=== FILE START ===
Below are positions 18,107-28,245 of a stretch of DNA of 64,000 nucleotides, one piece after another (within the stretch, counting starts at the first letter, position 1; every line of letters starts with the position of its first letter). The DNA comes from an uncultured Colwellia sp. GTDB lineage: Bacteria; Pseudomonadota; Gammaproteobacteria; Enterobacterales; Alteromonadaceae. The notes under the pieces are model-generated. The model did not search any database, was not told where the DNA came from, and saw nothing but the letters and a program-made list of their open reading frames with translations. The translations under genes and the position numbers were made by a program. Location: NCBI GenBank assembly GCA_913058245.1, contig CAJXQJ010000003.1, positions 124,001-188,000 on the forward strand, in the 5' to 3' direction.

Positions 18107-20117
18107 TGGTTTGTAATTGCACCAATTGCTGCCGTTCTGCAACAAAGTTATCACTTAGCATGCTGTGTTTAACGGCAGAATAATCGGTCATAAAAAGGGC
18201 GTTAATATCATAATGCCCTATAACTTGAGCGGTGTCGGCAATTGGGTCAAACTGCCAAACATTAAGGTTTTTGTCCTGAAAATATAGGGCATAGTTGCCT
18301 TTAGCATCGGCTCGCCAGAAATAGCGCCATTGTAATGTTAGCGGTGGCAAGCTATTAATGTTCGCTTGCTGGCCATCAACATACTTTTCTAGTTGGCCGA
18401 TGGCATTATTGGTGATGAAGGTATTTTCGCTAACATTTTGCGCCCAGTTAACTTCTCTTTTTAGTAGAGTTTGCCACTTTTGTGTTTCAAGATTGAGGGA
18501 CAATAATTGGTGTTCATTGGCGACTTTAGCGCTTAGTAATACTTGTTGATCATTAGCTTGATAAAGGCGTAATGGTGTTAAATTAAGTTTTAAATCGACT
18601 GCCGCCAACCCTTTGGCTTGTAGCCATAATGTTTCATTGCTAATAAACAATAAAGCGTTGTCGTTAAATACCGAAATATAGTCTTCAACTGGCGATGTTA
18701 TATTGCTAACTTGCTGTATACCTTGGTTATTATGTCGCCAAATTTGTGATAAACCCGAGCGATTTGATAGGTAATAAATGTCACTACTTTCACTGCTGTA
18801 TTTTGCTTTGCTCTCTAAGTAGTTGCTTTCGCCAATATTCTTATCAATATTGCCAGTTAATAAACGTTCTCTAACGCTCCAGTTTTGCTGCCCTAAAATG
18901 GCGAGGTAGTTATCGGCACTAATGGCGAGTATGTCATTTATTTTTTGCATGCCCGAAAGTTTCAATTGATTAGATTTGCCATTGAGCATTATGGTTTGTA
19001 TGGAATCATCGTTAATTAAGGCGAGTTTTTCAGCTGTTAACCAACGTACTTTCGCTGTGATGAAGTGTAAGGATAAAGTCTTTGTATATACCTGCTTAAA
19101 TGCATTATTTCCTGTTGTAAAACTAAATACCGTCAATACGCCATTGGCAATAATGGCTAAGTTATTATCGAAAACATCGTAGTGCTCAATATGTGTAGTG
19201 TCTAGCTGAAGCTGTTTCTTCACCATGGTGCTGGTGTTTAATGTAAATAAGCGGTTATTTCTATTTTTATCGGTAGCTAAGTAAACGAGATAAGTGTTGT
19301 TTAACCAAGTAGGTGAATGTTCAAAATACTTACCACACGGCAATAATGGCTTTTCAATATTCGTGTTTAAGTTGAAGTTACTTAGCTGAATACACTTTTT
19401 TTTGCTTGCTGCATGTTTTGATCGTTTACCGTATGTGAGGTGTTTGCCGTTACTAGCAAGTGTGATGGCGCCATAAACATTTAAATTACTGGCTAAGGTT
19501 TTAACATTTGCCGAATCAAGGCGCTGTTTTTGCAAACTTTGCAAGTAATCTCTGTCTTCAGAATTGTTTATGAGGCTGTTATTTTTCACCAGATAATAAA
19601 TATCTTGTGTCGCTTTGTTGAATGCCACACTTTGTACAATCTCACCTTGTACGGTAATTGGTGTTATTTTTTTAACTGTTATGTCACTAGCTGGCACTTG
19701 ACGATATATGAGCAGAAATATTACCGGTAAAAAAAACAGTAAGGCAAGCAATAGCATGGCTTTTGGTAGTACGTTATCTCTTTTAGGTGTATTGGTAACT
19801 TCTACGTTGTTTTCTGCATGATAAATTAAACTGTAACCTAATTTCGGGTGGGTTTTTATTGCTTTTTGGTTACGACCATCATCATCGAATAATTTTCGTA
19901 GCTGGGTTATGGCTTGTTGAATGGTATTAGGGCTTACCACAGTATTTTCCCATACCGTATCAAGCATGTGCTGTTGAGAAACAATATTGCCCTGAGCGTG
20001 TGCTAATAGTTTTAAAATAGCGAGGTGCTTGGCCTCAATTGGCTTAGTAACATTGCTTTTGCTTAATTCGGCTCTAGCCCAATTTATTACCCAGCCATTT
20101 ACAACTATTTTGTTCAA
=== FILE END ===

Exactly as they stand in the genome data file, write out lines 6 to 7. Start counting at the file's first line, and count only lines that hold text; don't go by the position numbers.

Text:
18401 TGGCATTATTGGTGATGAAGGTATTTTCGCTAACATTTTGCGCCCAGTTAACTTCTCTTTTTAGTAGAGTTTGCCACTTTTGTGTTTCAAGATTGAGGGA
18501 CAATAATTGGTGTTCATTGGCGACTTTAGCGCTTAGTAATACTTGTTGATCATTAGCTTGATAAAGGCGTAATGGTGTTAAATTAAGTTTTAAATCGACT